“I am me, now. It’s just when I text or email, I can’t always be me.”

I overheard part of a conversation recently waiting in line – a girl speaking on her cell phone:
“I am me, now. It’s just when I text, or email, I can’t always be me. But now, it’s me! I’m here, with you.”

I won’t belabor that with a full deconstruction, but it got me thinking about how technology is shaping the way we handle relationships. How does technology shape our relationships in positive ways, facilitating communication and bridging gaps? Also, how does it hinder our communication and complicate our relationships? I asked for input from friends about their experiences with new technology in their relationships and put together some thoughts that follow.

In person, we rely on the intricacies of language and non-verbal cues to create an infinitely complex puzzle of messages. These are used to build and shape our interpersonal journeys. Our relationships are built on the transfer of information from one to the other, but reducing these to binary data may become detrimental, as the nuance is lost. As new technology becomes our main conduit, we have to find new ways of achieving the same subtleties. We also are adjusting to the speed at which our relationships can shift given the frequency at which we’re now communicating.

With our intimate partners, we create unique codes of nose wrinkles, gestures, the fleeting touch of a finger to his earlobe. A hand on the knee under the table reminds her you’re most attuned to her even in the company of co-workers. The lilt in your voice as you leave for the train lets him know you’ll be daydreaming of him and your upcoming vacation.

With strangers, we have regionally, culturally determined salutations of handshakes, head-nods, and colloquialisms. In NY, there may be little subtlety in letting the tourist know to get out of the fast lane on the sidewalk. Coming from North Carolina, I use “yes, ma’am” and “yes, sir” as a habit of my childhood and to let people know they’ve been heard.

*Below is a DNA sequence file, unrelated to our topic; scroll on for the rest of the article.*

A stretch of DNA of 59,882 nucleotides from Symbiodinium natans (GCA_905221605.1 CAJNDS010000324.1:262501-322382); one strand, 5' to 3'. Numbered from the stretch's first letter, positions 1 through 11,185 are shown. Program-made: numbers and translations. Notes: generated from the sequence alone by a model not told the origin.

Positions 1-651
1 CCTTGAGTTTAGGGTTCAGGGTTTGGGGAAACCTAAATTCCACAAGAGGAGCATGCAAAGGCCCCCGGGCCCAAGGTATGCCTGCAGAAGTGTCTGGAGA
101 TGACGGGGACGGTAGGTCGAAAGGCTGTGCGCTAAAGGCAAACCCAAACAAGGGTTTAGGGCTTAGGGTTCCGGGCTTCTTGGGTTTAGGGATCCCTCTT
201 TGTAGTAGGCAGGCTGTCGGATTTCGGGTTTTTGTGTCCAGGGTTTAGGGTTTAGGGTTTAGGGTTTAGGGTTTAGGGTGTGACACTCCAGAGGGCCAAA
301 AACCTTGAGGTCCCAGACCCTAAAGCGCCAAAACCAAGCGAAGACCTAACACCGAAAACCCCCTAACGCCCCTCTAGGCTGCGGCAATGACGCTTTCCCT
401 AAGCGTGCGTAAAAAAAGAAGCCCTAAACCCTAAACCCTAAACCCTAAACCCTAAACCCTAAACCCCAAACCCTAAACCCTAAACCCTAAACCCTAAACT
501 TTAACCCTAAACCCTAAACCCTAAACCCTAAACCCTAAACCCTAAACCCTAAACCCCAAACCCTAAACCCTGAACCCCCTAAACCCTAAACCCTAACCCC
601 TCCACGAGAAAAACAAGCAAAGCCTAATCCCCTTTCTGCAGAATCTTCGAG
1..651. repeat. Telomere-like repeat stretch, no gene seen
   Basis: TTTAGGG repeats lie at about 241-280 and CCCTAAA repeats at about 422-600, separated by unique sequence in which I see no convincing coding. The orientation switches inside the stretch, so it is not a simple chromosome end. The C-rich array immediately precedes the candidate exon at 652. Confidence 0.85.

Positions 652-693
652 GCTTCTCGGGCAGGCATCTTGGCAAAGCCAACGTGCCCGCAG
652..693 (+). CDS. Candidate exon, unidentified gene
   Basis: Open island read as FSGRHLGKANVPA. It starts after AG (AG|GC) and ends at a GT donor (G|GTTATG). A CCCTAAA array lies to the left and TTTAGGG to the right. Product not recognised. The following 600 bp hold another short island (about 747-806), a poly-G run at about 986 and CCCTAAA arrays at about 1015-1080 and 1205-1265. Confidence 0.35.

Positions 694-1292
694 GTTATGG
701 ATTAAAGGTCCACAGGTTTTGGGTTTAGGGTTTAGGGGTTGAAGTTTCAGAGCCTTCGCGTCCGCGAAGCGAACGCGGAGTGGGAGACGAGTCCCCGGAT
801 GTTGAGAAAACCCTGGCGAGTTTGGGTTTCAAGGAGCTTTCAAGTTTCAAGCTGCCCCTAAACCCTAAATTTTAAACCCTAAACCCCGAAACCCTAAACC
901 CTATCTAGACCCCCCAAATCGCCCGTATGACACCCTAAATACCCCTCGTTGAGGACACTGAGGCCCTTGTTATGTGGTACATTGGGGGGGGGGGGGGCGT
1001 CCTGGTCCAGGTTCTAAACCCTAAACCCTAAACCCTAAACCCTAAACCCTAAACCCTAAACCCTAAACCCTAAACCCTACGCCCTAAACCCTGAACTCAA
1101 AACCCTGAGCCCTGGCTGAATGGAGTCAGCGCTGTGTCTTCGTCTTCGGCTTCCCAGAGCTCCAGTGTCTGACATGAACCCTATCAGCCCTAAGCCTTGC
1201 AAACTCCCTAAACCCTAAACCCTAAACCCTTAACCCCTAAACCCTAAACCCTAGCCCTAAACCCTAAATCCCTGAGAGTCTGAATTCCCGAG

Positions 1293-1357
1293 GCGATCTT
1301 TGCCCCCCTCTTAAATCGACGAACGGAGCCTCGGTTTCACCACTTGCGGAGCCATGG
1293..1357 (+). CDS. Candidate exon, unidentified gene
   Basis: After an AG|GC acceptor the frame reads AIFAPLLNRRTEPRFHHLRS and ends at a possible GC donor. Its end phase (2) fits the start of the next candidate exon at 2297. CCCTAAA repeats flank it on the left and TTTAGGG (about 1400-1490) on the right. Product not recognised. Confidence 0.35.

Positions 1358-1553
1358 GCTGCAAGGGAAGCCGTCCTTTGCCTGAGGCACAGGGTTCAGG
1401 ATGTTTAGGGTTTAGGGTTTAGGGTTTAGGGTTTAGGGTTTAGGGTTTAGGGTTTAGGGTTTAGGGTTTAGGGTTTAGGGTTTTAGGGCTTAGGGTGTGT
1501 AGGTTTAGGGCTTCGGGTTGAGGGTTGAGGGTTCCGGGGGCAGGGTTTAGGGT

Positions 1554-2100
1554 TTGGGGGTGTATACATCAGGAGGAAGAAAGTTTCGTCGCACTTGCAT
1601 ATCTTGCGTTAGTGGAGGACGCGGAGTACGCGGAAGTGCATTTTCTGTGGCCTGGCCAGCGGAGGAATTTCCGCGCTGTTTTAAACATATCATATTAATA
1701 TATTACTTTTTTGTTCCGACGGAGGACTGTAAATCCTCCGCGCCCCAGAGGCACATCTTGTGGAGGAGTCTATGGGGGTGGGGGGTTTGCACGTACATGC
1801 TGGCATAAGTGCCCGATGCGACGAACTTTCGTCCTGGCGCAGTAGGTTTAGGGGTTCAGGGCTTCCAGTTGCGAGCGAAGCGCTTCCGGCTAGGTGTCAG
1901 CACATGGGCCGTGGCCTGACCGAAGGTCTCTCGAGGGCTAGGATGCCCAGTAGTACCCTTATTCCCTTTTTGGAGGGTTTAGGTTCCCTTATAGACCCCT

With our communications being reduced into digital data, the subtlety is easily lost: sarcasm is obscured in text messaging; the sweetness of the “I miss you” email is lost to the barrage; the independence in adventure and the passion upon return may be stymied by the e-leash; the lunch partner is betrayed by the din of ring tones and vibrations rattling the stemware.

This is not to deny the brilliance of hyper-accessibility. The fact that I can text one brother for an airport pick-up, call my mother to help with the flight re-booking, and surf the internet for flight schedules is a brilliant feat. I fully embrace the power of Wikipedia to end an argument or settle a bet, as does my stepfather, though he rarely needs it. A co-worker preserves her parenting partnership and enduring love with her husband by using Skype, chat and email while he is in Afghanistan.

Beyond accessibility, technology is improving the quality of communications, as was recalled by a friend in a long-distance relationship. While the phone served as his primary tool to keep in touch, they also used IM/chat during calls to say the harder stuff they struggled to say out loud. This gave them a safer way to express their emotions. The door was then open to delve deeper when they were both comfortable.

One of my distant cousins, who I keep up with on Facebook, has embraced technology to further his passion for genealogy, teaching me how we’re related and our connection to the candle-factory-turned-historical-museum on Nantucket! Like me, he’s cold to the twitterverse, but keen on sending his wife an email, though she’s sitting in the same room with him.

Several comments I received echoed my nostalgia for the days of the unconnected. It was humorous then to see some of those same people depending on Facebook for the solutions to everyday life: “Who’s got a kid-friendly chard recipe?”

“Hey, OC peeps – I need a pick-up at LAX.”

As the culture and means of sharing changes, our socialization is swiftly evolving. With so much personal information flooding our avatars – Facebook, twitter, flickr, etc. – what is left to share with the person who gains our deepest trust? One friend commented on the culture of over-sharing and the discomfort it raises. If we cannot save the intricacies of our personalities for special moments, relationships will be as informed by a twitter feed as by conversation face-to-face.

As I develop these ideas, I invite your insights, reactions, experiences. Please comment below.

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